“The Old 1899 Post Office is a massive bulwark of the city’s historic charm. Without it, all that frozen bureaucracy on Pennsylvania Avenue would become unbearably oppressive. Besides, it was there first.”
— Wolf Von Eckardt
Boom times in Washington’s real estate market continued into the 2000s, providing numerous preservation opportunities, as it became more economically advantageous to restore or adapt significant buildings. At the same time, development pressures raise the specter of large-scale demolitions that threaten much of what DCPL had sought to protect. Under the leadership of board presidents architect T. David Bell (2000-2003), attorney Farleigh Earhart (2003-2005), attorney Edwin Fountain (2005-2007) and Executive Director Rebecca Miller, DCPL was successful in its efforts to become a respected force in the economic development community by working with developers, architects, realtors, builders, and communities to ensure sound preservation projects.
In 2000, New Directions for Historic Preservation (with the District’s Historic Preservation Office) focused on making Washington’s preservation efforts more inclusive of wider, neighborhood rather than solely downtown concerns. Also that year, DCPL established a presence on the internet with its website, www.dcpreservation.org. In 2006, DCPL began online postings of its monthly e-Advocate to supplement its quarterly printed newsletter.
Over the years, DCPL programs have presented in-depth examinations of design, planning, and preservation topics. In September 2002, DCPL’s first annual Row House Month made city residents aware of the historic value of row houses, informed them of economic incentives for owning a city property, and generated enthusiasm for preservation-friendly renovation/restoration. DCPL sponsored a multi-year, multi-faceted effort to explore the legacy of Harry Wardman, one of Washington’s most prolific early 20th century builders. In 2005, DCPL received a grant from Humanities Council of Washington, DC that partially funded an exhibit on Wardman row houses. Created and curated by Sally Berk and Carolyn Mesrobian Hickman, Wardman’s Washington: Celebrating a Century of Wardman Row-House Neighborhoods opened at the John A. Wilson Building and will circulate to every quadrant of the city. In addition, the Wardman legacy has been perpetuated through popular annual bus tours.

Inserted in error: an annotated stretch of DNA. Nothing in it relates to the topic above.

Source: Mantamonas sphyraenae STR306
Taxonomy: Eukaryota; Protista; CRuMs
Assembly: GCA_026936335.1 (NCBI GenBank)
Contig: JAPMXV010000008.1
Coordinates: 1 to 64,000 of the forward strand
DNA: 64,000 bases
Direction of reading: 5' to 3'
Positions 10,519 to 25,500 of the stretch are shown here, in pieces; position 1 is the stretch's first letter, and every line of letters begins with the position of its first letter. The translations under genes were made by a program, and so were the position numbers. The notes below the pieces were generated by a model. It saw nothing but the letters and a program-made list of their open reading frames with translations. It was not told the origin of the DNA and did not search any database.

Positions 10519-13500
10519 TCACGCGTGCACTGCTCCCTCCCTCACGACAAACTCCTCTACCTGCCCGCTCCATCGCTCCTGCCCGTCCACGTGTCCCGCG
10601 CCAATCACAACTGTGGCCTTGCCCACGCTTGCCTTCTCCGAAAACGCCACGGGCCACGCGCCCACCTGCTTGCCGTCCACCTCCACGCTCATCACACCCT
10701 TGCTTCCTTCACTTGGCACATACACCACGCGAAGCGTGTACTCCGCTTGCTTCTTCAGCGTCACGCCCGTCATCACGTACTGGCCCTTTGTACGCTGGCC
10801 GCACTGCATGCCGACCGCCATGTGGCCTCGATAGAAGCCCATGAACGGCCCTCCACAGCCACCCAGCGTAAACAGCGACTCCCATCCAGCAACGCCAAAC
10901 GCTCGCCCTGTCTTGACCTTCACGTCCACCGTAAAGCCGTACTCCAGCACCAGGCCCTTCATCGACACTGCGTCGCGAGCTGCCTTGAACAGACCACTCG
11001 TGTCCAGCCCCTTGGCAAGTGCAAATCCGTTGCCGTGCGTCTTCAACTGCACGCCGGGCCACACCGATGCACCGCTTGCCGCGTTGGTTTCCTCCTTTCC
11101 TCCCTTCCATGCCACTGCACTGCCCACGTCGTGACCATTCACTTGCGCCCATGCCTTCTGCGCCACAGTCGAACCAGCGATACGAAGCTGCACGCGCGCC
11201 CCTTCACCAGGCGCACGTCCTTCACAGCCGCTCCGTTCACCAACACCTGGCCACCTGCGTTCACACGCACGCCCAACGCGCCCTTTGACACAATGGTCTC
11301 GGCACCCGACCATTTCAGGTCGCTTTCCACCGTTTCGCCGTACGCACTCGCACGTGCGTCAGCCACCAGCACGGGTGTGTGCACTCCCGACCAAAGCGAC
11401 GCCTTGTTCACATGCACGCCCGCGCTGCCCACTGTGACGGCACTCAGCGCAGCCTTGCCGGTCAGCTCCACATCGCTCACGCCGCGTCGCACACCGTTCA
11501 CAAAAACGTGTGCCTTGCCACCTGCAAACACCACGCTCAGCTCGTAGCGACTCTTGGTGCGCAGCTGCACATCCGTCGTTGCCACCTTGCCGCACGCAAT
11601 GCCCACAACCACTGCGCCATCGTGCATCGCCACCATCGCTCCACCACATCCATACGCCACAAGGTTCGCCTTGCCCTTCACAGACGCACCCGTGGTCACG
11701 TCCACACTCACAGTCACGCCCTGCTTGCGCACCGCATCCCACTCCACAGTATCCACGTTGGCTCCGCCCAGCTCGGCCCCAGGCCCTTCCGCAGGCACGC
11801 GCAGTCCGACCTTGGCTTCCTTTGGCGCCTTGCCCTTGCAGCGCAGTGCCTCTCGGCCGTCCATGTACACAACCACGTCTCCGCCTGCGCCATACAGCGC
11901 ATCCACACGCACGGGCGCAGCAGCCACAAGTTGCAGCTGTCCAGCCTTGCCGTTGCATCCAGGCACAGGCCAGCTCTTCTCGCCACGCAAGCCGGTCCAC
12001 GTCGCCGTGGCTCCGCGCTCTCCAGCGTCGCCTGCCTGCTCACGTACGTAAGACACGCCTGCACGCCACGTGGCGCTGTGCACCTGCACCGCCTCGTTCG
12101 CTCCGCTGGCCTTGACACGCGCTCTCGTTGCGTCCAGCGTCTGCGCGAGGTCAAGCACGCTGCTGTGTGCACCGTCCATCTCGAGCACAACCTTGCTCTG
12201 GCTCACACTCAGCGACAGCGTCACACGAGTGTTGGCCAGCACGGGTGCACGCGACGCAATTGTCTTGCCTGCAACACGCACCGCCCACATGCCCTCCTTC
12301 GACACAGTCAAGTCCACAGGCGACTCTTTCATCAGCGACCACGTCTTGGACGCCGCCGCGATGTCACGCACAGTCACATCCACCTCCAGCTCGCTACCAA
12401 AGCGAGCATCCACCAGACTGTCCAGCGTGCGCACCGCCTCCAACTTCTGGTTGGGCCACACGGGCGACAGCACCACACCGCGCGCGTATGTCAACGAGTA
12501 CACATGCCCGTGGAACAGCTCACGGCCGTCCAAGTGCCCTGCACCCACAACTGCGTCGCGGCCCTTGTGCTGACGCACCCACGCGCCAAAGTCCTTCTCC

In 2006, DCPL adopted a strategic plan, which called on its trustees to identify what the organization is uniquely equipped to do and what should constitute its core business. One result of the strategic planning effort was the identification of guiding “themes” to unify efforts and focus resources. The currently adopted themes are Public Campuses and Modernism.
More recently, DCPL has focused on the number of mid-twentieth-century resources. Early interest in modernism took the form of a program with modernist master architect Morris Lapidus in 2000. Ironically, as many mid-century modern masterpieces approach the 50-year eligibility mark for National Register listing, they are increasingly faced with potential demolition or unsympathetic alterations. Recently, DCPL has sought to raise the level of appreciation for mid-twentieth century buildings to establish that modern structures and places are potentially of equal significance to those of earlier eras.
In 2006, DCPL presented an acclaimed, two-day symposium, DC Modern followed by another two-day program DC Modern: Washington INSIDE. Both sold-out programs, organized by former trustee Joan M. Brierton, brought together for the first time, architects, designers, property owners, and an interested audience to highlight the role of modernism in the shaping of post-World War II Washington.
DCPL kicked-off 2007 by celebrating 35 years of preservation activity with a sold-out anniversary fundraiser at the Willard Hotel. The packed house of 450 cheered when the newly elected Mayor Adrian Fenty proclaimed himself the “451st preservationist in the room.”
DC’s building boom ended like the rest of the nation in 2008. Development projects were put on hold as financing dried up for both new construction and adaptive reuse projects. The organization moved forward with increased programming through walking tours, lectures, and workshops on sustainability and historic wood windows. 2008 also marked the commencement of DCPL’s public/private partnership with the General Services Administration to host monthly walking tours of the west campus of St. Elizabeths Hospital, a National Historic Landmark as part of its required public access program through Section 106. To date, several thousand people from as far away as Massachusetts and Kentucky have participated in these free tours. Due to construction for the consolidation of the Department of Homeland Security, tours have had to be re-routed, but DCPL remains dedicated to ensuring public access to this special campus.